Friday, November 5, 2010

Moorland Close Part One - Castlerigg



Article written for Norfolk on Line: www.norfolkonlinenews.com

MOORLAND CLOSE (Part One)

During my recent trip to the UK on my quest to visit museums holding barkcloths made by the Polynesian women of HMS Bounty (see earlier editions of Norfolk on Line), I found myself drawn to exploring the places some of the mutineers lived. I was surprised because I have always resonated to the untold women’s story, having lived in Polynesia for so long. What a rounding experience this was for me.

I have some good friends in England, Chris Gaskell and Bernadette Kilroy, who are confirmed Bounty buffs. We met during their cruise years ago which included stops at Tahiti and Huahine, and we’ve been in contact ever since. They were kind enough to take me to my appointment with the curator at Liverpool World Museum. The next day we went on a discovery tour of The Lake District and to the town of Cockermouth where Fletcher Christian lived in his youth. Unbeknownst to me, this would end up being the highlight of my stay in England.

We left Chris and Bernadette’s house at the crack of dawn and drove north for a couple of hours on the M6 highway toward Penrith. We skirted the south west area of The Lake District and turned onto the A66 where the landscape folds gently into rounded fluorescent green and rust coloured fells (hills) dissected by ancient stone walls.

Heading toward Keswick, I saw a small and discreet road sign ‘Castlerigg Stone Circle’. I was blown away. I’ve always been fascinated by these structures, and had hoped one day to see this particular one. I excitedly asked Chris if it was too far out of his way. He chuckled, ‘you should have told me you wanted to see it’ in his broad accent. We turned down an empty narrow road and not five minutes further along, arrived at the Circle. Given the many tours a tourist can take to the impressive Stonehenge, (which one can hardly approach, let alone touch or photograph alone), Castlerigg Stone Circle is amazingly accessible. We were the only car to pull up on the side of the quiet road, alone apart from some young campers in the next paddock strumming guitars.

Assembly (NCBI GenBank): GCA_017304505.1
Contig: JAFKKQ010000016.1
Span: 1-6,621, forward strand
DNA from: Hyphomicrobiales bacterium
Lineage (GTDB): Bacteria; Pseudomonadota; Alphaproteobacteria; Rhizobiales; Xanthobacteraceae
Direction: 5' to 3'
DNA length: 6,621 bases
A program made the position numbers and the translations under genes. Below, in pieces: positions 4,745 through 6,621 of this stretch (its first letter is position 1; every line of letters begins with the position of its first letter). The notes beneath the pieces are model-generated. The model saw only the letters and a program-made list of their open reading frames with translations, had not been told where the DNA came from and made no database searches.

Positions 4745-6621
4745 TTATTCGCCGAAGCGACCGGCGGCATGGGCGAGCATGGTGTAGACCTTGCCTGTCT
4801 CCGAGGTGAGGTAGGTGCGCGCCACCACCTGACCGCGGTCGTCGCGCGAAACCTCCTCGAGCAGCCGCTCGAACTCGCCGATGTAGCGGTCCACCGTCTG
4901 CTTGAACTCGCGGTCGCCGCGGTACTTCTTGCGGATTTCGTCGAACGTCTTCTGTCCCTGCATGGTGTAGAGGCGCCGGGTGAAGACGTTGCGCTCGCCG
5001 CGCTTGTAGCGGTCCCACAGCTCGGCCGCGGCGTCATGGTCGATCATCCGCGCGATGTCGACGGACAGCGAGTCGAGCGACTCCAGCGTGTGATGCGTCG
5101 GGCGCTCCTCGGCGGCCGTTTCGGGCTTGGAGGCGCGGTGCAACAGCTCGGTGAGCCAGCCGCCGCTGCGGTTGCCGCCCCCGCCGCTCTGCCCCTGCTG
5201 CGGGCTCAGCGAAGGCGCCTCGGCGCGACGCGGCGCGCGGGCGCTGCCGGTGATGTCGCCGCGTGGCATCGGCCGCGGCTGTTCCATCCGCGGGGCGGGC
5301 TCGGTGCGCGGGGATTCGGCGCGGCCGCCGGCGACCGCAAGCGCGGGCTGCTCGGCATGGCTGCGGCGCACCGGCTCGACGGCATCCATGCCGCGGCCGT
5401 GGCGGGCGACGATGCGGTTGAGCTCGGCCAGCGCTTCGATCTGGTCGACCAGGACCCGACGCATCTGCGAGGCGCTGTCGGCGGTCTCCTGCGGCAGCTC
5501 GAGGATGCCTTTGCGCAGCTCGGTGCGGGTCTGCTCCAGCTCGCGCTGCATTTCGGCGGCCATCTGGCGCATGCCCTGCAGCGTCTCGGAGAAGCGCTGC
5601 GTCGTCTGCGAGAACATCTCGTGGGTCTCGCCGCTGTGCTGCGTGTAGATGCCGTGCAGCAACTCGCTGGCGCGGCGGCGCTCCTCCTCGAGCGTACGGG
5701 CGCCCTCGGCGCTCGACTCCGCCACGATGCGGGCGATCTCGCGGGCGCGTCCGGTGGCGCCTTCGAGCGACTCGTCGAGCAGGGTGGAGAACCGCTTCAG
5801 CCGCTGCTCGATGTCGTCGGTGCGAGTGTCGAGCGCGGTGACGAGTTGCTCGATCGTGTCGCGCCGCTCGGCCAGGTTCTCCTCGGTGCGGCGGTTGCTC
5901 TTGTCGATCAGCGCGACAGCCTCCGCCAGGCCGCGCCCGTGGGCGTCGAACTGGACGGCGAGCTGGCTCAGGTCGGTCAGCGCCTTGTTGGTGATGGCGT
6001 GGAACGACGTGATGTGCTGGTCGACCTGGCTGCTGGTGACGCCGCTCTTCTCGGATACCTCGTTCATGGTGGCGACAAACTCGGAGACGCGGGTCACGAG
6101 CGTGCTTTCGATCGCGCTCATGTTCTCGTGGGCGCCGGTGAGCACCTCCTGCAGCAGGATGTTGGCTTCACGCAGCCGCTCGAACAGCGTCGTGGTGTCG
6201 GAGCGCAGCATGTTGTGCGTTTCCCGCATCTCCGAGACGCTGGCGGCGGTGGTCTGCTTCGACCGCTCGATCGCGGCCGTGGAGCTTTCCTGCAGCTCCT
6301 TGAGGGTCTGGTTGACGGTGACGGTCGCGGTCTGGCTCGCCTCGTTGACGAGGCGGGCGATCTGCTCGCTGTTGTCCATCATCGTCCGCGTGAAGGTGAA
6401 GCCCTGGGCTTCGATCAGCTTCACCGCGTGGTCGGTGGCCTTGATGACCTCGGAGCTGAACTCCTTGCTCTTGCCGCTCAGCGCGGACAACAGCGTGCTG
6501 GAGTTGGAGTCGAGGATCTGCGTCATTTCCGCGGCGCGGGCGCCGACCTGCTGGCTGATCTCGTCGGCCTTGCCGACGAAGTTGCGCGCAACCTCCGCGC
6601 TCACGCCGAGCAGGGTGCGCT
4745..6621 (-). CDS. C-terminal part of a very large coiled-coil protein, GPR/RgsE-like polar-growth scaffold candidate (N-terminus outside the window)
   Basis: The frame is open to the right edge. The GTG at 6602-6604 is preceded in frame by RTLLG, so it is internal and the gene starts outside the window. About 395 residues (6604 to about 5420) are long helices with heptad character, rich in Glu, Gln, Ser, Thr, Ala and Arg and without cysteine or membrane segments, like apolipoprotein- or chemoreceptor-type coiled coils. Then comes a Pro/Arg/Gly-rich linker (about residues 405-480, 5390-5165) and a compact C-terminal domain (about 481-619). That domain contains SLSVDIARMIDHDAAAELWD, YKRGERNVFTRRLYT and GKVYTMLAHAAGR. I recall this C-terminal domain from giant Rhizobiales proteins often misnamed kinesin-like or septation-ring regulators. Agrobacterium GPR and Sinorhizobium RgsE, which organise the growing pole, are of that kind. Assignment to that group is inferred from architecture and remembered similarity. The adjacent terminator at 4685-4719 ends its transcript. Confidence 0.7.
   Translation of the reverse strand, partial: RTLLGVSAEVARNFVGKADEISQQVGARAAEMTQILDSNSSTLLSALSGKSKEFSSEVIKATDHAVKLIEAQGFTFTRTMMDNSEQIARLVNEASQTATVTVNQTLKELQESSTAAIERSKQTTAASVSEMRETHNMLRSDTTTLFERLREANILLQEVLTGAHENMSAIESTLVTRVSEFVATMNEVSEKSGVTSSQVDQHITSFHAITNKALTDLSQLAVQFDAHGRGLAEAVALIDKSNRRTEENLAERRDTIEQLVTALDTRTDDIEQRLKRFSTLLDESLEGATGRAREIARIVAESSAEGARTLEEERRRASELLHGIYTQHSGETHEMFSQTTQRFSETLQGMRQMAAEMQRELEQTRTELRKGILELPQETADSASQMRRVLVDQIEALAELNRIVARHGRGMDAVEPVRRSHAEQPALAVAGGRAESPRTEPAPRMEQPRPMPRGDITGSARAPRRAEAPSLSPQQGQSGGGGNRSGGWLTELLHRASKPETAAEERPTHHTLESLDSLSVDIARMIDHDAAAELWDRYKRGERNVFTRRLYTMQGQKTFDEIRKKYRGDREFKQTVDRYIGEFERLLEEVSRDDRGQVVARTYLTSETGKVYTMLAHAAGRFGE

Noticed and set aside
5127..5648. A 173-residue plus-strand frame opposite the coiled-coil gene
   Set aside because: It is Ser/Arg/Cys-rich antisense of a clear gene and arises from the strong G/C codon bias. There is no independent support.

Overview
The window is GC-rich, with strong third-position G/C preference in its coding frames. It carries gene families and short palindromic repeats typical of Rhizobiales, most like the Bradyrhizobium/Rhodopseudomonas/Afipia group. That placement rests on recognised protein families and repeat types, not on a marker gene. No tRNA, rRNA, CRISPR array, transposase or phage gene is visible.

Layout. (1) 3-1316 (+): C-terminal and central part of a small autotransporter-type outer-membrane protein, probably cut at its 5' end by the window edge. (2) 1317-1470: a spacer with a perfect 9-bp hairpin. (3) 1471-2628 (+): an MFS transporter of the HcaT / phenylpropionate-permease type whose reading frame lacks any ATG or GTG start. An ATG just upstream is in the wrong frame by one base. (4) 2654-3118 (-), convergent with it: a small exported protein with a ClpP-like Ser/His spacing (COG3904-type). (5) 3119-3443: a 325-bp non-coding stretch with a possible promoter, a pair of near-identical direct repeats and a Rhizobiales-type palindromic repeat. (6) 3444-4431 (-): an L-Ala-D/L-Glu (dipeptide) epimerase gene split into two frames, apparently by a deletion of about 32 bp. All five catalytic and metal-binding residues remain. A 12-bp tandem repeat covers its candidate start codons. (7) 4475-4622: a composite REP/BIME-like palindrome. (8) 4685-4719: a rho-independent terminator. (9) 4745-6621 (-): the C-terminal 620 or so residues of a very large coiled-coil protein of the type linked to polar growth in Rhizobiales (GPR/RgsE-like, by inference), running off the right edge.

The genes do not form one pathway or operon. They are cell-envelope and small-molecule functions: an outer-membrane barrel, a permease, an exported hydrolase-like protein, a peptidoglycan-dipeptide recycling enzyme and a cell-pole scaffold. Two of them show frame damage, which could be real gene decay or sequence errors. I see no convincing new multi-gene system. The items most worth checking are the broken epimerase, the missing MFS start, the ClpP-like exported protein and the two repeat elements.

For such an inconspicuously marked area, the circle is vastly impressive. Positioned on the plateau of Chestnut Hill it is cradled in an amphitheatre of surrounding fells and the highest peaks of the area of Cumbria. The circle itself is made up of 40 principal stones, probably erected around 3200 BC. Much like the marae of Polynesia, the stones are aligned to the sunrise during different times of the year and lunar positions.

Samuel Taylor Coleridge visited Castlerigg with William Wordsworth in 1799 and he wrote,

… a Druidical circle [where] the mountains stand one behind the other, in orderly array as if evoked by and attentive to the assembly of white-vested wizards …

And who are we to know exactly what took place over the years in this fabulously mystical place?

The reason I write about it here, is its proximity to Moorland Close, the birthplace and childhood home of Fletcher Christian. Breathing in the extraordinary beauty of the place, I began to think about him. He would certainly have visited this place, in all its glory long before the swinging gate and laminated explanation board were erected.

In this ancient place time seemed to stop for a moment … if this stone circle was built in 3200 BC, then the 246 years since Fletcher was born at Moorland Close are infinitesimal speck in the grand expanse of time …

The story continues making our way to Moorland Close next week …

PAULINE

You may wonder why we called this blog 'Tattoo and Tapa'. Tihoti's passion is design using the ancient symbols used by his tupuna or ancestors. Mine is the same, but applied on a different surface.

The designs used by Tahitians in 'tatau' (tattoo) often crossed over into the designs used in 'ahu (tapa) decoration. Some of the deep symbolism used in tatau today in Tahiti is lost, although Tihoti feels that by using nature as our inspiration we can come to understand these designs again, and from there evolve those designs beyond our misunderstandings. But that understanding has to come from a Polynesian perspective.

I am fascinated by the designs and colours used in the ancient 'ahu - everything was symbolic. Much of this knowledge is forgotten today: but not entirely. For me it has become an exhilarating adventure of rediscovery.